By Travis Cohen
By Travis Cohen
By Hannah Sentenac
By Hans Morgenstern
By Ciara LaVelle
By Ciara LaVelle
By Briana Saati
In spite of the blistering mercury burning up thermostats and keeping all but the most dogged culture vultures cinched to the nearest air-conditioning unit, this Saturday night's Wynwood gallery crawl promises a lineup of shows and events that will give you plenty to pant about, not to mention ubiquitous complimentary cocktails to cool you.
The expansive multiculti offerings range from video of a high school drill team, to aboriginal Dreamtime paintings, to a sprawling group video show exploring concepts of migration in art. There's also an exhibit boasting 500 historic and contemporary Latin album covers riffing on the relationship between graphic design and music, capped by a live concert featuring Spanish music icons Nacho Canut and electro-pop band Fangoria's Alaska to ratchet up the vibe.
First off, at 7 p.m., check out Katie Murray's exuberant depiction of a Queens, New York high school all-girl drill squad executing a complex series of precision movements at World Class Boxing (170 NW 23rd St., Miami), where the Big Apple photographer's first video is on view.
As the young women display their graceful and flowing moves on the hardwood floor of their school's gym in Girls in 4/4, the booming sound of their agile and powerful footsteps fills the gallery with a rhythmic, thunderous din.
Murray spent four years filming footage for the video to capture the dynamic nature of the team, which included the artist's younger sister. Murray began by using still photography but found it too static to capture her collective portrait of youthful femininity, contemporary ritual, and the nature of urban pop culture and group dynamics.
The resulting video aptly conveys her subjects' lithe bodies in forceful motion as they perform regimented routines that emphasize transitional movements, spatial synchronicity, and the expressive emotional gestures typically associated with dancers.
World Class Boxing is also showcasing "Mystic Visage," a compelling group show that explores the mask as an object used to both disguise and protect, empowering the user to articulate the most veiled thoughts more freely while imbuing rituals with mystery and power. Culled from the Scholl Collection and curated by Desiree Cronk, the exhibit includes sculpture, drawings, and photography and boasts names such as Cindy Sherman, Gabriel Orozco, Fergus Greer, and Jack Strange. Call 305-438-9908 or visit worldclassboxing.org.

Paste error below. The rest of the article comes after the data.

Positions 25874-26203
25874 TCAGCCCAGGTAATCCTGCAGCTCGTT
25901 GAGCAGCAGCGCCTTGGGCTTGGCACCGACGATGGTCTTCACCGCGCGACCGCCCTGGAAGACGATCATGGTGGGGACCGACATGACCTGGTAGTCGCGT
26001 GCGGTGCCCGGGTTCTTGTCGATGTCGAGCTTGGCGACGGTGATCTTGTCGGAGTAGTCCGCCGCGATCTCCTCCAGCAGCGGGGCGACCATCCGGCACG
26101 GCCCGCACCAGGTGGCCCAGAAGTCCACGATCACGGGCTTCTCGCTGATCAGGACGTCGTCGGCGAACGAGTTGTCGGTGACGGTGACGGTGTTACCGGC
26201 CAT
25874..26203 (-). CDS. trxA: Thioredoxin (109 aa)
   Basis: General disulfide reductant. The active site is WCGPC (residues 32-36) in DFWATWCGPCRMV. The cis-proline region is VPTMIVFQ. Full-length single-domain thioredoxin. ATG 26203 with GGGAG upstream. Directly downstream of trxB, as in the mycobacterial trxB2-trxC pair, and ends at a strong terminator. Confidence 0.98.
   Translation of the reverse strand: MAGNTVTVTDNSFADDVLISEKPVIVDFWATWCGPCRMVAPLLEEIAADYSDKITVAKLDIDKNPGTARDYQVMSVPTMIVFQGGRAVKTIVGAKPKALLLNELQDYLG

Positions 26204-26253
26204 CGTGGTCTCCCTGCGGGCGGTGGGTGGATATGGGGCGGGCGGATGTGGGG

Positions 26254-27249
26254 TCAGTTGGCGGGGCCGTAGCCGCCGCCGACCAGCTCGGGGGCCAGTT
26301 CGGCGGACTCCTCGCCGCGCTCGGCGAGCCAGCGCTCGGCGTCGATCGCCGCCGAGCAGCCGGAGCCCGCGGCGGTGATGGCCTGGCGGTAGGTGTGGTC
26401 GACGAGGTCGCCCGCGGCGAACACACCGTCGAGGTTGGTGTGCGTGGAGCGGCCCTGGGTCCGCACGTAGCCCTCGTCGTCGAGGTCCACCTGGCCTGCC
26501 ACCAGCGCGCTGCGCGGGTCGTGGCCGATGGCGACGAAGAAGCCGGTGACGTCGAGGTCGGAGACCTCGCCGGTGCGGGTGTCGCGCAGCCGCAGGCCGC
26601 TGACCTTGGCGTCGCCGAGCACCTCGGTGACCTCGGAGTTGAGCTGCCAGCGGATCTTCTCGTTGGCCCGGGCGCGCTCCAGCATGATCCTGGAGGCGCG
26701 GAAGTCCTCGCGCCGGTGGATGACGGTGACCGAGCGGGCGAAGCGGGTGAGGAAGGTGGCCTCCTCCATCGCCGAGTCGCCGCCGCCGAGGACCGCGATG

Downwind at Diana Lowenstein Fine Arts (2043 N. Miami Ave., Miami), "The Inspired Dream: Contemporary Aboriginal Art" corrals a dozen artist from Down Under in an exhibit showcasing art inspired by Australia's indigenous belief systems and the region's unique creation myths.
Once marginalized by the Western art world, aboriginal art has earned international acclaim over the past four decades, and the gallery is presenting a revealing survey by some of its most talented practitioners. Artists represented include Betty Mbitjana, Walangkura Napanangka, Ningura Napaurrula, Takariya Napaltjari, and Gabriella Possum Nungurrayi.
Many of the works on display make reference to the "Dreamtime," during which creation is believed to have taken place. The term can be understood as the "timeless time" or a period of formative creating or perpetual creation. The Dreamtime involved the creation ancestors' travels, still followed today by those who seek traditional wisdom along dream paths leading to important cultural sites all over the country.
Through this fashion, art links Aboriginal people not only to their history but also to the land itself. A new generation of artists is keeping the tradition alive by tapping the distinctive, eye-catching symbols and designs.
One can discover the swirling, abstract dots and dashes in vibrant patterns such as Ngaminya, a large canvas by Napaurrula that appears to depict the cosmic whirl of a nascent universe in rich, monochromatic tarry-black, bone-white, and oxblood-red hues.
The "Dreaming" stories are considered intellectual property among the diverse indigenous Australians and are passed on protectively from generation to generation, especially among those who retain tribal connections.
For example, Gabriella Possum Nungurrayi "owns" the "Seven Sisters" Dreaming, also known as the story of the Pleiades, a tradition she inherited from her maternal line. For those seeking insight into a largely marginalized culture, this is a rare opportunity to do so outside a museum setting. Call 305-576-1804 or visit dlfinearts.com.
Taking center stage at Diaspora Vibe Gallery (3938 N. Miami Ave., Miami) in the Design District is a group video exhibit featuring artists from throughout the United States, England, Puerto Rico, Brazil, and Peru.
"Exodus" seeks to examine the use of video to generate dialogue and investigate the media's influence on world events, popular culture, and the migration of artists in society. All works on display will run concurrently and continuously in the gallery, creating an unruly techno Tower of Babel that challenges traditional representations of art and perceptual notions of time. While the concept seems confounding on paper, the exhibit yields some interesting gems if one takes the time to wade through the visual noise.
Catch Chantal James's The Wasteland: Funabem's Story, a four-minute piece narrating the daily grind of an impoverished worker at Jardim Gramacho, South America's largest landfill and the communities that have sprung up surreptitiously on the outskirts of the Dante-esque dump site. Located near the eternally hip-grinding confines of Rio de Janeiro, the landfill receives nearly 12,000 tons of garbage a day and is home to 20,000 damned souls, most of whom earn their keep sorting through raw refuse for their sustenance or selling recyclable materials to survive.
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